An object of the invention is to provide an apparatus having an increased surface area to improve its surface absorption and emission properties.

Another object is to provide an apparatus having an increased surface area by surface laser texturing to give an optical energy (light) stop capability.

Another object is to provide an apparatus having an increased surface area by surface texturing to assure enhanced heat dissipation therefrom.

Still another object is to provide an apparatus for increasing a surface area by laser emissions to assure an improved conductive and radiative cooling.

These and other objects of the invention will become more readily apparent from the ensuing specification and drawing when taken in conjunction with the appended claims.

BRIEF DESCRIPTION OF THE DRAWINGS

FIG. 1 depicts a prior art apparatus for scattering impinging light.

FIG. 2 shows a schematic flow chart of the inventive method.

FIG. 3 schematically shows a typical processing set up used for increasing the area of a silicon surface using an excimer laser.

FIG. 4 depicts a typical rough surface fabricated in accordance with the method of this inventive concept.

FIG. 5 depicts a representative arrangement having a textured surface for effecting the improved absorption and emission characteristics.

FIG. 6 shows another representative arrangement having a textured surface for effecting the improved absorption.

FIGS. 6a-c show other representative arrangement having a textured surface for effecting an improved emission of energy for improved conductive and radiative cooling

DESCRIPTION OF THE PREFERRED EMBODIMENT

This invention concerns an optical energy (light) stop or energy emitter apparatus 100 or 200 that may be configured as shown in FIGS. 5 and 6, respectively. The energy may be throughout the electromagnetic spectrum including, but not limited to, ultraviolet (UV), visible, and infrared (IR) light. Fabrication of the apparatus may follow the procedure set forth in FIG. 2, in which a surface element S of the apparatus is formed by a contactless texturing process for increasing the surface area of the surface element. By way of example, the description pertains to a silicon element S; however, the procedure may be modified by one experienced in the art within the teachings of this inventive concept for surface texturing of other semiconductors and their associated compounds/alloys as well as materials such as plastics and metals having a wide variety of compositions. For example, this texturing process is particularly well suited for roughening the sidewalls for backside illuminated CCDs.

Element S which may be a wafer, wafer die or packaged device, is placed A within a process gas ambient B, such as a halogen, halocarbon or chlorofluorocarbon, at a predetermined pressure and temperature. There is some adsorption C of the ambient onto the silicon which is selectively illuminated D by a UV excimer laser beam. The illumination effects a decomposition E of the adsorbed process ambient such that the desired region on the surface of the silicon element is melted by the beam and one or more monolayers of silicon are removed or desorbed (etched). The etching reaction occurs since the halogen atom(s) in the adsorbed process ambient dissociates and a volatile species is formed from the reaction between the halogen and the molten silicon. The volatile reaction by-product is desorbed F from the surface and is pumped from the chamber. The process ambient is re-adsorbed onto element S and the process repeats G if desired. The chamber may be purged H and the element removed, if desired. Alternately, the ambient may be substantially vacuum or any other ambient when the laser fluence is adjusted to be sufficient to cause ablation.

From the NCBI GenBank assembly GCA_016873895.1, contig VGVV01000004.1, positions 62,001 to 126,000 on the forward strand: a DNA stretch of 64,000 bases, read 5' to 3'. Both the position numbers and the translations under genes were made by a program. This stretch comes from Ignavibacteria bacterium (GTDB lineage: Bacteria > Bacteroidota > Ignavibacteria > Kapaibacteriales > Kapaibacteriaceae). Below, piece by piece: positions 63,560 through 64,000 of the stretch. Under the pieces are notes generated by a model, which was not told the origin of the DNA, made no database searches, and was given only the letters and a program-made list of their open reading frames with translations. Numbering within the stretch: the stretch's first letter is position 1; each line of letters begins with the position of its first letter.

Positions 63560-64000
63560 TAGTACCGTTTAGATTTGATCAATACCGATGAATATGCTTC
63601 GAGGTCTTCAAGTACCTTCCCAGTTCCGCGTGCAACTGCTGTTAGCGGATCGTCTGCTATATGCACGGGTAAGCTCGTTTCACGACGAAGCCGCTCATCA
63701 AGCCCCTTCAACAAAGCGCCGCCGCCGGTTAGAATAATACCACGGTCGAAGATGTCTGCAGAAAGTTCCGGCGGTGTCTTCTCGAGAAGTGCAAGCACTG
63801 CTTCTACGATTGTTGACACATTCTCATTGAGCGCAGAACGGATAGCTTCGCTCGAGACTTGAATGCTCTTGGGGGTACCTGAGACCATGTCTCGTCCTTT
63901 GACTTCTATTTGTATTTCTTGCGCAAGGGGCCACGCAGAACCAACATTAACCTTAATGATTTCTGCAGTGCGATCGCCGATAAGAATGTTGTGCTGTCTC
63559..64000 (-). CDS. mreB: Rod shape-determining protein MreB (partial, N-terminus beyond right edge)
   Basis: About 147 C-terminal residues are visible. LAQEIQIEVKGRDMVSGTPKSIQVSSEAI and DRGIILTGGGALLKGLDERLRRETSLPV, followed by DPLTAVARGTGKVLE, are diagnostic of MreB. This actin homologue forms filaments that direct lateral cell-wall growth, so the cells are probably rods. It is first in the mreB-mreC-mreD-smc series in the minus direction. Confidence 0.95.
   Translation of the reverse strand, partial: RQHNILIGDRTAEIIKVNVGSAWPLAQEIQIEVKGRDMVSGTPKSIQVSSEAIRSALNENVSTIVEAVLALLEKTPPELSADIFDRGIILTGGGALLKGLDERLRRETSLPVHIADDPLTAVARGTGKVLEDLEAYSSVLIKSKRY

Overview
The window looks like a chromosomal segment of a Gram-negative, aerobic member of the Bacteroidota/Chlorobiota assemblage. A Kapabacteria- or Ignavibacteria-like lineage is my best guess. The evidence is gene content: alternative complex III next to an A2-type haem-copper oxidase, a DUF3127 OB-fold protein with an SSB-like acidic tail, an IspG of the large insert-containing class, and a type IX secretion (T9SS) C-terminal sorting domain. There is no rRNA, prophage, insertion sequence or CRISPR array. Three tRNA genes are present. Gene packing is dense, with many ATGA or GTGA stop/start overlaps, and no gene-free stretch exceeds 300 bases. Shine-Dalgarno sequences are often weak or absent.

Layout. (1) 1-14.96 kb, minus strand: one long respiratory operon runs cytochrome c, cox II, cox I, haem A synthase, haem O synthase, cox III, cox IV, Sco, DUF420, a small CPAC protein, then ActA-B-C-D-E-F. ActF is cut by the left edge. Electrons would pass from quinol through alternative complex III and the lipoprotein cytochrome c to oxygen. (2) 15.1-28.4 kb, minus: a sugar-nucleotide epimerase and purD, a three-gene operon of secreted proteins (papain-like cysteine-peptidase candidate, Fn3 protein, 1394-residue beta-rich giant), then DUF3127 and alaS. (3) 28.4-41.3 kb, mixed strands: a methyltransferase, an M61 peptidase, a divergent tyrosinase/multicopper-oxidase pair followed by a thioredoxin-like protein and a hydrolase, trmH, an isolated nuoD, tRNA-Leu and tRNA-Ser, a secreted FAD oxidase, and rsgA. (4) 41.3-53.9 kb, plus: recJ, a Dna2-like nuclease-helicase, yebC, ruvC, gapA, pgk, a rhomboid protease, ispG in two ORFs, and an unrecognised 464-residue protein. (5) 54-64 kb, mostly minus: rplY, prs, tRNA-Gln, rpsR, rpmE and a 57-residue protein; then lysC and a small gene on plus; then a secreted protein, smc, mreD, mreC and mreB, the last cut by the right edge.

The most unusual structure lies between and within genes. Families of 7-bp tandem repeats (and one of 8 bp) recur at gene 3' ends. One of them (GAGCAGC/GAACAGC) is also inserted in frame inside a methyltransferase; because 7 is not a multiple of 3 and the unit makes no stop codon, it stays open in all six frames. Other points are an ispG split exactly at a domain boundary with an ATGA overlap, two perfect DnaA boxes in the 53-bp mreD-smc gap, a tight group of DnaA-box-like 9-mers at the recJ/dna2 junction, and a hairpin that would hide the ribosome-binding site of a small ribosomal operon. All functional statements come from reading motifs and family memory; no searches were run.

Referring now to FIG. 3 of the drawings, an example of a laser texturing system 10 that effects the above described procedure includes an excimer laser system 20 that emits a beam 11 through an optical path system 30. The optical path system homogenizes, shapes and directs the beam into a processing chamber system 40 containing a process ambient gas 40' and onto element S. A noteworthy arrangement for homogenizing a beam is disclosed in the invention of Stephen D. Russell et al. entitled "Fiber Bundle Homogenizer", U.S. Pat. No. 4,932,747. The homogenizer includes a closely packed ultraviolet grade optical fiber bundle array having its individual fibers intermingled in a random or preconceived format to result in an intermixing of the light from individual fiber cores to produce a uniform intensity profile. The output ends of the fibers are gathered or fused and optionally tapered before being cleaved to provide an output face that is custom shaped for a desired illumination pattern. The flexible nature of the fiber bundle allows for remote materials processing applications. A monitoring/alignment system 100 is interposed between optical path system 30 and processing chamber system 40 and may include a selectably displaceable micromanipulator that may be computer controlled, if desired, to assure that the homogenized beam traces a desired etched pattern on the element. Alternately, chamber system 40 containing element S may be selectively positioned to effect the desired textured pattern on the element.

A gas mass flow controller system 50 is used to flow and pressurize halocarbon (chlorofluorocarbon) process and purge gases with respect to the processing chamber system. Removal of reaction by-products is accomplished via a pumping station 60 connected to the process chamber system. A capacitive manometer-process control device 70 is attached to the process chamber to monitor ambient halocarbon gas pressure. In situ monitoring/alignment system 100 is included for positioning of element S where the laser beam which will impinge on the sample. System 100 may also include a beam diagnostic system, a reflectivity monitor, a laser alignment system, an in-situ monitoring system, and a temporal profile and energy measurement system for additional process control and diagnostics.